LIFE / CULTURE
China launches webpage on the fight against illegal trafficking of cultural relics
Published: Nov 15, 2021 01:23 AM
Visitors take pictures of the bronze horse zodiac head that was stolen by invading forces when British and French troops razed the Old Summer Palace in 1860. The statue finally returned to its home, Yuanmingyuan, or the Old Summer Palace, on Tuesday. Photo: Li Hao/GT

Visitors take pictures of the bronze horse zodiac head that was stolen by invading forces when British and French troops razed the Old Summer Palace in 1860. The statue finally returned to its home, Yuanmingyuan, or the Old Summer Palace. Photo: Li Hao/GT


China's National Cultural Heritage Administration (NCHA) on Sunday launched a webpage dedicated to the international fight against the illegal trafficking of cultural property at a forum marking International Day against Illicit Trafficking in Cultural Property.  

A section of the website shows a series of priceless international treasures that are still missing. One of the pieces is a statue of a woman that was stolen from Syria in 2014 at the height of the conflict and later smuggled into Europe. 

"The illicit trade in antiquities is the main source of funding for armed groups," NCHA's website said.

Another cultural relic is a stone Buddha head originally belonging to the National Museum of Afghanistan. The website indicates that "many of the museum's collections were destroyed in the war, and thousands of artifacts were looted from the museum by local dealers who smuggled these priceless treasures into the international market. These antiquities remain unaccounted for."

The site also features two databases of the Stolen (Lost) Cultural Relics Information Publishing Platform of China and the Stolen Foreign Cultural Relics Database which are aimed at retrieving lost cultural property.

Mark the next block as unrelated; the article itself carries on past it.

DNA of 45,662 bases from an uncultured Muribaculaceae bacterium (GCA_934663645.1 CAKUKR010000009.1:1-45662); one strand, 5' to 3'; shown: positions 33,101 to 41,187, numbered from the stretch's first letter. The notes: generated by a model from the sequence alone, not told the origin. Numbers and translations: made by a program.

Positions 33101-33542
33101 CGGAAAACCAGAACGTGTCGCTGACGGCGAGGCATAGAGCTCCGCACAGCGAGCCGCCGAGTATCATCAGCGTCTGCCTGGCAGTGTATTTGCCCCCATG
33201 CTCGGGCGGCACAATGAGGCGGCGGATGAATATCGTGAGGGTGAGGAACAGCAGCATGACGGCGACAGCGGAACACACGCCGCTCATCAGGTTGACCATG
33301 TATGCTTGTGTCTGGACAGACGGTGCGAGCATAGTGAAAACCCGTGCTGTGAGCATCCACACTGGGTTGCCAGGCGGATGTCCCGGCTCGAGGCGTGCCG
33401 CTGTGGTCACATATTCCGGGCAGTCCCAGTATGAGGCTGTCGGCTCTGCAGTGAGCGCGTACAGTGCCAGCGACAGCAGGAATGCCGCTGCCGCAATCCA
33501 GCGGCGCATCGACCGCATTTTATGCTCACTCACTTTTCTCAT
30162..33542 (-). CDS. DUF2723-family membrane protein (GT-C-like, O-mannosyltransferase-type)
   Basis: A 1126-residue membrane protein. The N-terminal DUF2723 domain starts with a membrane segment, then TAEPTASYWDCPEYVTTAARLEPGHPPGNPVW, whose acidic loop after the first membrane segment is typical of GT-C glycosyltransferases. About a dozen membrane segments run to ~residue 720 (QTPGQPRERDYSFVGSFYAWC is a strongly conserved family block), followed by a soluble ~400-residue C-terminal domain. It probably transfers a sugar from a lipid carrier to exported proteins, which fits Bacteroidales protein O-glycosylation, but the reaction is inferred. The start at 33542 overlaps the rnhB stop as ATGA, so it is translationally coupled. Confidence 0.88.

There is also an introduction to exhibitions held in China about the recovery of Chinese cultural property originally lost overseas, like the exhibition of a bronze horse zodiac head, stolen from the Old Summer Palace and later brought back home thanks to the charity of a Chinese businessman, and an exhibition of Chinese artifacts repatriated from Italy.

November 14 marks the International Day against Illicit Trafficking in Cultural Property established on this day in 1970 when the General Conference of UNESCO adopted the Convention on the Means of Prohibiting and Preventing the Illicit Import, Export and Transfer of Ownership of Cultural Property. 

To mark the day on Sunday, China's National Cultural Heritage Administration held related forums in Beijing and Shanghai, inviting experts from the museum and auction industries to discuss how to best protect cultural relics and repatriate those lost overseas.

China has recovered more than 150,000 cultural relics from overseas as of September 2021, the Guangming Daily reported.

Guan Qiang, deputy director of the administration, said at the forum that the international community has engaged in a positive cooperation in combating the illegal trafficking of cultural property and promoting the return of cultural relics in recent years. However, there are still many risks and challenges.

Guan reiterated that China reserves the right of recourse against cultural relics illegally looted from the country.

"Cultural property should be national, which is a basic principle in China, and we also pay attention to the warm concerns of international society," Huo Zhengxin, an expert on art repatriation and a law professor at the China University of Political Science and Law, told the Global Times on Sunday.

Huo pointed out that most cultural relics that have been returned to China were repatriated through non-official means like commercial trade-in and donations from current owners, instead of legal channels such as official diplomatic cooperation between two countries.

"International conventions that do not have powerful supervisory mechanisms cannot be effectively enforced," Huo said, noting some of today's challenges and suggesting that the Chinese government should investigate more on lost cultural relics and come up with targeted methods to retrieve them from their current owners, be they institutions or individuals.

Lazare Eloundou Assomo, UNESCO's Director for Culture and Emergencies, attended the forum via video link and praised China's efforts and remarkable achievements in combating the illegal trafficking of cultural property.

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